“These creatures are meant to comfort students with anxiety, depression or some other mental health issue.”
People have exploited and abused the concept of emotional support animals because they just want their pets with them at all times.
Inside Higher Ed reports:
Dog Days in Dorms
Most students know the list of items they can’t bring into a university dormitory. They can’t haul in their own beds. They can’t set up a microwave. Candles usually aren’t allowed.
The family golden retriever would usually fall in this banned category.
But no longer does that stop students from asking for emotional support animals — requests for them have skyrocketed at colleges and universities nationwide.
Washington State University’s Access Center, which handles the needs of students with both psychological and physical disabilities, only fielded two or three requests for emotional support animals in 2011.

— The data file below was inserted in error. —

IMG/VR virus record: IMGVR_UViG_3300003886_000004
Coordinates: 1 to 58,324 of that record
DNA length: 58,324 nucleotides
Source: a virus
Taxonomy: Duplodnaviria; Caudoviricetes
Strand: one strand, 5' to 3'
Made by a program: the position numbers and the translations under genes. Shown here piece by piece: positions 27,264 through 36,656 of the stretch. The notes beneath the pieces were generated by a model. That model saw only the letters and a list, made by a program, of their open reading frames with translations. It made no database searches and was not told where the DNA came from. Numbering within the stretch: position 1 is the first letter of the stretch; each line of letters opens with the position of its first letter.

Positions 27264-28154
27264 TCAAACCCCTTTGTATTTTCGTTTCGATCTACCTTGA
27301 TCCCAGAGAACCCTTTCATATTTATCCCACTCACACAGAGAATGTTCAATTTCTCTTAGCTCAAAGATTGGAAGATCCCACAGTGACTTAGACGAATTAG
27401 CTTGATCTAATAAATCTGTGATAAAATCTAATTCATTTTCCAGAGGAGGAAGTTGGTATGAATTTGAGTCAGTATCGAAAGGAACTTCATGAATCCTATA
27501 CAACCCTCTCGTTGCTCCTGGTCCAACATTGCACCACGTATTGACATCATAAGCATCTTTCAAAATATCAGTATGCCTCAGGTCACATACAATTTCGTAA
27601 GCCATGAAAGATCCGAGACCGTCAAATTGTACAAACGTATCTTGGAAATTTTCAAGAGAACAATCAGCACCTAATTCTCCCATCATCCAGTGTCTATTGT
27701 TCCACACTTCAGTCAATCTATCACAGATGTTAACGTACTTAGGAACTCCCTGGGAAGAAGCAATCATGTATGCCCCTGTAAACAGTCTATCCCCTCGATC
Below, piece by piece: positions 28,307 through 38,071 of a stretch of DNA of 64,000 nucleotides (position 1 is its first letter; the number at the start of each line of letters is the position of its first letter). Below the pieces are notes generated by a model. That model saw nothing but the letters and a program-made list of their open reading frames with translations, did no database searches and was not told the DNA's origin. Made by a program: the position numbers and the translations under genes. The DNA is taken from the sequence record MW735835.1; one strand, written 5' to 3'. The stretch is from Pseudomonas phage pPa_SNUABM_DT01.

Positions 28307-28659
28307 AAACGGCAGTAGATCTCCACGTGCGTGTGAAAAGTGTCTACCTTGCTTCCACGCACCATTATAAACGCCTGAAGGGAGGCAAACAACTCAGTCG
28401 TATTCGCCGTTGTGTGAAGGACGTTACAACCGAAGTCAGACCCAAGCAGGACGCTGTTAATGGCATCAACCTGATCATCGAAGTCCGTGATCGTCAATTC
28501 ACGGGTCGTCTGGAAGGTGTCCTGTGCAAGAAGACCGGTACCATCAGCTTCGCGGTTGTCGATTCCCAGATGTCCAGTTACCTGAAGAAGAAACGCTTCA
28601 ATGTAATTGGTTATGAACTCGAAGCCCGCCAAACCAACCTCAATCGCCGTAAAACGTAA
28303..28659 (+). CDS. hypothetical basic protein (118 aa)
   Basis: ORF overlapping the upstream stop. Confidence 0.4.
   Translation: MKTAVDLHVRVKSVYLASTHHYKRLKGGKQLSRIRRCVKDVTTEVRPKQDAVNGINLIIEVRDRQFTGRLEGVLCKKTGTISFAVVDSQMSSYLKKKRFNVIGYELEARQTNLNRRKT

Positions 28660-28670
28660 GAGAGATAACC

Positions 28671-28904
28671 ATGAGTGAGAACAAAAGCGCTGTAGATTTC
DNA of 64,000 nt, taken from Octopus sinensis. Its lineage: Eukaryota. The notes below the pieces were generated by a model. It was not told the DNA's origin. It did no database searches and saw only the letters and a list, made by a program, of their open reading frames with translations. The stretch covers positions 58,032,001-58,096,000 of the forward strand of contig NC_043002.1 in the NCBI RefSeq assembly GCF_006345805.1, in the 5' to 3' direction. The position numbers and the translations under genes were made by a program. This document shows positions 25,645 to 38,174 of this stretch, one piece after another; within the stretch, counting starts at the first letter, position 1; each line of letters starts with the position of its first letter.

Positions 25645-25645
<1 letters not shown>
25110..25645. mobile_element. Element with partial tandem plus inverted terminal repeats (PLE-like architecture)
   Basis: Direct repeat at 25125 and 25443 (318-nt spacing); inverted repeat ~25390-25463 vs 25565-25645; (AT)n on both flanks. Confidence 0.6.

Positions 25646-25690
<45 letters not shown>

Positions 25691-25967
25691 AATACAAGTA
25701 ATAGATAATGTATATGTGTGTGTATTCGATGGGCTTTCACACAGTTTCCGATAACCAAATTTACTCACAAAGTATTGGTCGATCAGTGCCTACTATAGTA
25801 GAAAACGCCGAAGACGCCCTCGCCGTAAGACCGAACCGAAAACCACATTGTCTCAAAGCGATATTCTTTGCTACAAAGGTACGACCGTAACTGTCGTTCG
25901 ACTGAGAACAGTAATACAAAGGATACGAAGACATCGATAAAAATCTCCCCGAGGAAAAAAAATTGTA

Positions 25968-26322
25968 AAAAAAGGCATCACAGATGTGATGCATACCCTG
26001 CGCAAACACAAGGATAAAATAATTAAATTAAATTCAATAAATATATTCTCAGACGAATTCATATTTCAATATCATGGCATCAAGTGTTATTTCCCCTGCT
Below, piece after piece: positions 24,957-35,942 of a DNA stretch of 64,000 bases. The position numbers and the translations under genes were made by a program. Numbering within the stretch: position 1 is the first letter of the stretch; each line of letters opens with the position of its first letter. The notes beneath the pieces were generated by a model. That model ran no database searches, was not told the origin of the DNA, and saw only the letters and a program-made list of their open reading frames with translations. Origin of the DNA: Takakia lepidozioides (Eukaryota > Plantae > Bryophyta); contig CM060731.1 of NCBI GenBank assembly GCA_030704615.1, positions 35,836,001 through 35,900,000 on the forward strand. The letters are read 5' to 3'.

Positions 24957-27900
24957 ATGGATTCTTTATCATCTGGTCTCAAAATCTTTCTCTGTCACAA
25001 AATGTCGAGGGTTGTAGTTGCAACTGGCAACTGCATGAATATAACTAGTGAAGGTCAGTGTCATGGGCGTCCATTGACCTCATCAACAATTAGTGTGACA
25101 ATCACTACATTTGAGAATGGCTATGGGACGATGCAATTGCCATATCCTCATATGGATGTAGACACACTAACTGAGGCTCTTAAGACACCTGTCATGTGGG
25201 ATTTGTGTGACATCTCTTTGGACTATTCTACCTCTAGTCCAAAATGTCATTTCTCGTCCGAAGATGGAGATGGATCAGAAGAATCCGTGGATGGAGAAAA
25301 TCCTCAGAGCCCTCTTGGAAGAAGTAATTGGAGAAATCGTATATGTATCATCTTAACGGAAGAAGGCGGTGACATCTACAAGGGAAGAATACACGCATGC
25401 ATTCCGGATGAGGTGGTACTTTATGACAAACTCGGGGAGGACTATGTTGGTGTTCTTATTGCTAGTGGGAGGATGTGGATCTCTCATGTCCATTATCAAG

Now the center gets 60 to 75 requests a year, said Meredyth Goodwin, its director.
The bouncing bunny, the fluffy kitten and more exotic companions — ferrets, snakes, bearded dragons — all of which would have been promptly exiled from a campus residence no more than a decade ago, have become widely accepted features, at least among officials who work to accommodate students with disabilities.
These creatures are meant to comfort students with anxiety, depression or some other mental health issue. They are distinct from service animals, which are legally defined as only dogs or miniature horses that can perform tasks for their handler — think a guide dog for the blind.
Misinformation and skepticism abound when it comes to both emotional support animals and service animals. How can college administrators differentiate from the student down the hall who needs to pet his cat to ease a panic attack versus the student who just wants to room with Fido?
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